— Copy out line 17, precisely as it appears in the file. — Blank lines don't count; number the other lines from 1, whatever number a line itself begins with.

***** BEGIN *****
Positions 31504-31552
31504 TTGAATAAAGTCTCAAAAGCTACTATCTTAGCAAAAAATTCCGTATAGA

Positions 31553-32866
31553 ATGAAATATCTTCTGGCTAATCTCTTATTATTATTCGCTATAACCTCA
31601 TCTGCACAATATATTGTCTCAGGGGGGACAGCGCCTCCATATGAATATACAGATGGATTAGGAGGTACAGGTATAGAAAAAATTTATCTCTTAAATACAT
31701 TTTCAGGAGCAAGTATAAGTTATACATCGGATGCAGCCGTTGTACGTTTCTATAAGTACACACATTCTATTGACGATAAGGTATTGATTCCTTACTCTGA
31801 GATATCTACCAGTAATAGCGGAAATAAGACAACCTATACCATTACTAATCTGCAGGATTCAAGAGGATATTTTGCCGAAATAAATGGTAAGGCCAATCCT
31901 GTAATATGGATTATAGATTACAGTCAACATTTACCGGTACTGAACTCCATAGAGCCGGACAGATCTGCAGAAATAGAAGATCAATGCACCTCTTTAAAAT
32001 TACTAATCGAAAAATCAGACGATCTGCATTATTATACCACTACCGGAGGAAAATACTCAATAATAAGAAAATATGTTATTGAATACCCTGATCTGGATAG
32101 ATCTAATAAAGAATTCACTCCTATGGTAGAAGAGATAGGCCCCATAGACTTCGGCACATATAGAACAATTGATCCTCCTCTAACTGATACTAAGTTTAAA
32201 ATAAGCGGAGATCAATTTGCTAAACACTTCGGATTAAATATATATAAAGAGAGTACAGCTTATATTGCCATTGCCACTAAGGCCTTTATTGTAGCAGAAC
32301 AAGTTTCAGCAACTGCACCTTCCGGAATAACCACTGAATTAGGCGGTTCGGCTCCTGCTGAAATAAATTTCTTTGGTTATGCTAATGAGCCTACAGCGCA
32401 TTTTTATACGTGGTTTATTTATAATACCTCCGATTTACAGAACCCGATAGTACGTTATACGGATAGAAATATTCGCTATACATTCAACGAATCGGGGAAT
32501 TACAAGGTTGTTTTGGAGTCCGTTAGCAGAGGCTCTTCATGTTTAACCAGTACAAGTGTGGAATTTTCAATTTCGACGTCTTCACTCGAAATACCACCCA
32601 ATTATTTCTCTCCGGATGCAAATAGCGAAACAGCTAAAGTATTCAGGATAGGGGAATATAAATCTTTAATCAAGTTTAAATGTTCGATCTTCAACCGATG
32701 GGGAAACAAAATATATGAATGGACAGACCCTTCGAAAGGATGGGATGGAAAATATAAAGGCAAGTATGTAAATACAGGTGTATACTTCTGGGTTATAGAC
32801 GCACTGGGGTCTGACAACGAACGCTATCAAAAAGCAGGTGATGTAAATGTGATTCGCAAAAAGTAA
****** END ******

32801 GCACTGGGGTCTGACAACGAACGCTATCAAAAAGCAGGTGATGTAAATGTGATTCGCAAAAAGTAA